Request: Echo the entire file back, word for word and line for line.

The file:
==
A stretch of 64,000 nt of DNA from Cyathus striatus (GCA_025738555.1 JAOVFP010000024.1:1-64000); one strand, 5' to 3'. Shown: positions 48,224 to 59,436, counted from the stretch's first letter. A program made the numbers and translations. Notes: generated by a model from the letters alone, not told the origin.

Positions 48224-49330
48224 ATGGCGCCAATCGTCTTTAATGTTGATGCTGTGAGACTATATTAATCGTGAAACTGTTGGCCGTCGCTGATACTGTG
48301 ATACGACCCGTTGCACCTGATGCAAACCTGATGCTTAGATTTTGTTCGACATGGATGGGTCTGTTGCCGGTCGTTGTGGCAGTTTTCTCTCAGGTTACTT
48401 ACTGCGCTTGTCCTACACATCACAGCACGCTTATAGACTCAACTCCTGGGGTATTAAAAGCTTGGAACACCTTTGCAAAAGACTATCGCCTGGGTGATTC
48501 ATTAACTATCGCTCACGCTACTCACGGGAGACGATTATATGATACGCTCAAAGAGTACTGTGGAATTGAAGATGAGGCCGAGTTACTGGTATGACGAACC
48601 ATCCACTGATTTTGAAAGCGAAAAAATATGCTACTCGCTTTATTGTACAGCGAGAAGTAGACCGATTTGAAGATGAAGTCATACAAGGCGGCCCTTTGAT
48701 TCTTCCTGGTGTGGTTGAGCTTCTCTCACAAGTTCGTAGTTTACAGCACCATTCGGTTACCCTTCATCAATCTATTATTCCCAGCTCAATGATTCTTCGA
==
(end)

A stretch of 64,000 nt of DNA from Cyathus striatus (GCA_025738555.1 JAOVFP010000024.1:1-64000); one strand, 5' to 3'. Shown: positions 48,224 to 59,436, counted from the stretch's first letter. A program made the numbers and translations. Notes: generated by a model from the letters alone, not told the origin.

Positions 48224-49330
48224 ATGGCGCCAATCGTCTTTAATGTTGATGCTGTGAGACTATATTAATCGTGAAACTGTTGGCCGTCGCTGATACTGTG
48301 ATACGACCCGTTGCACCTGATGCAAACCTGATGCTTAGATTTTGTTCGACATGGATGGGTCTGTTGCCGGTCGTTGTGGCAGTTTTCTCTCAGGTTACTT
48401 ACTGCGCTTGTCCTACACATCACAGCACGCTTATAGACTCAACTCCTGGGGTATTAAAAGCTTGGAACACCTTTGCAAAAGACTATCGCCTGGGTGATTC
48501 ATTAACTATCGCTCACGCTACTCACGGGAGACGATTATATGATACGCTCAAAGAGTACTGTGGAATTGAAGATGAGGCCGAGTTACTGGTATGACGAACC
48601 ATCCACTGATTTTGAAAGCGAAAAAATATGCTACTCGCTTTATTGTACAGCGAGAAGTAGACCGATTTGAAGATGAAGTCATACAAGGCGGCCCTTTGAT
48701 TCTTCCTGGTGTGGTTGAGCTTCTCTCACAAGTTCGTAGTTTACAGCACCATTCGGTTACCCTTCATCAATCTATTATTCCCAGCTCAATGATTCTTCGA